Affymetrix is no stranger to patent litigation. The Santa Clara-based biotech company has a reputation for aggressively enforcing its microarray patents, the key IP in its core gene expression business. [Genes that are expressed, or turned on, make certain proteins that can be studied to understand diseases.] As the company's chief IP counsel, Philip McGarrigle, explained to IP Law & Business last year, "We want to make sure we protect our freedom to operate" ["Get It While You Can," June 2003]. So it wasn't surprising that when a smaller biotech company, Illumina, Inc., tried to expand into the gene expression business, the bigger biotech shot back with a lawsuit. Affymetrix "saw us as competition in gene expression and sued us," says Noemi Espinosa, Illumina's vice president of intellectual property. Traditionally, Illumina has concentrated its business on genotyping, finding mutations in DNA to detect diseases.
Affymetrix filed suit in July in U.S. district court in Wilmington, alleging that Illumina infringed six patents, issued between 1996 and 2003, that relate to various aspects of microarray technology. Microarrays are chips of DNA that Affymetrix manufactures that are used to look at gene sequences and measure gene expression. In their countercomplaint Illumina says Affymetrix's patents are overbroad and possibly invalid.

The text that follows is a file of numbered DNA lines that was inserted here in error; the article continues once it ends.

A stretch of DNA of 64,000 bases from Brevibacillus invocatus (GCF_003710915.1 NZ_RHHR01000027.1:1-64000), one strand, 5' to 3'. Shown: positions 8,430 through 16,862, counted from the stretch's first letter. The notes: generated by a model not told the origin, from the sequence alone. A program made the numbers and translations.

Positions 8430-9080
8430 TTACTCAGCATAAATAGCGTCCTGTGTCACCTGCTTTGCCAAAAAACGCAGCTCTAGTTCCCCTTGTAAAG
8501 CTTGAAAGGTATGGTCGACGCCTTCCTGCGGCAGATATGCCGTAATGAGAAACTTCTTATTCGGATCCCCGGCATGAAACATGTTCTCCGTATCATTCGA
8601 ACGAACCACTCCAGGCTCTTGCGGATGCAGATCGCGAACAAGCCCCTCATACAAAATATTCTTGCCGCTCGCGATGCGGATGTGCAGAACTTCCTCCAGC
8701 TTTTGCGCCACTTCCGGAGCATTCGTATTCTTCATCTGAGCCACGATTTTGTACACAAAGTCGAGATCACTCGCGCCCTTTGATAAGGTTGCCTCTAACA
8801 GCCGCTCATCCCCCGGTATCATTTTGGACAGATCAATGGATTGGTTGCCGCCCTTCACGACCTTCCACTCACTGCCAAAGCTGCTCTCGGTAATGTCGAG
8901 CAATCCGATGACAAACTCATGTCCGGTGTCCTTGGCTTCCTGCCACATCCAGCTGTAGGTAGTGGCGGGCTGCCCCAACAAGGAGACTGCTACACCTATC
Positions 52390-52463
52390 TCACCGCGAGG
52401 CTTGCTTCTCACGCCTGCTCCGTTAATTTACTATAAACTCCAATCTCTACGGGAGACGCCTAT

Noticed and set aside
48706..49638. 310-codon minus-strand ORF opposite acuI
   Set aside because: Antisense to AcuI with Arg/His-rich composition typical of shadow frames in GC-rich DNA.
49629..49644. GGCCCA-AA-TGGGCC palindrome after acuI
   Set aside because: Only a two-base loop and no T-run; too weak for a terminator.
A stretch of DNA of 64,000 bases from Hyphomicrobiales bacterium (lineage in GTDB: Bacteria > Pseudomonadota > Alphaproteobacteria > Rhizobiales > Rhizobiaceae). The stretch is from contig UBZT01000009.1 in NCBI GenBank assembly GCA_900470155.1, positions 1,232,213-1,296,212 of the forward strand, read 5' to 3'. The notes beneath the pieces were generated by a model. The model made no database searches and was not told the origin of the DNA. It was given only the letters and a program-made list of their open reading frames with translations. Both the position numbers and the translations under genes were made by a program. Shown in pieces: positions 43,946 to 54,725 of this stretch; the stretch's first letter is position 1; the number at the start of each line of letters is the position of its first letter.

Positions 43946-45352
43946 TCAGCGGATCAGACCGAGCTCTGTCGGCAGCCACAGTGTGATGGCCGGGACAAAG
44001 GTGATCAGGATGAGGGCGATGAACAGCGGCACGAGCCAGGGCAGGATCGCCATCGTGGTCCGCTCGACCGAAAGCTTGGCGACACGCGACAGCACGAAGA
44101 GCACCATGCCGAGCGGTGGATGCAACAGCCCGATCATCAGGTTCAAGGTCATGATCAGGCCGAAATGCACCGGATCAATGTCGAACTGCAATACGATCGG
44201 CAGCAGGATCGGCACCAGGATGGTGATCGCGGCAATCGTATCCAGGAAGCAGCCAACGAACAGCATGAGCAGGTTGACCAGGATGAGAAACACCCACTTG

For Illumina [San Diego]
In-house: Noemi ["Nicky"] Espinosa [vice president-intellectual property].
Kirkland & Ellis [Chicago]: Paul Collier, Mark Pals, Marcus Sernel, Terry Tang [San Francisco], and associates Christine Duh [San Francisco], David Olson [San Francisco], and Min Wang [Chicago].
Blank Rome [local counsel, Wilimington]: Richard Hermann.
For Affymetrix [Santa Clara, California]
In-house: Andrea Gross [litigation attorney], Michael Malecek [chief advocacy counsel], Daniel Reed [litigation attorney], and George Yu [litigation attorney].
Morris, Nichols, Arsht & Tunnell [local counsel, Wilmington]: Jack Blumenfeld, Maryellen Noreika, and associate James Parrett.
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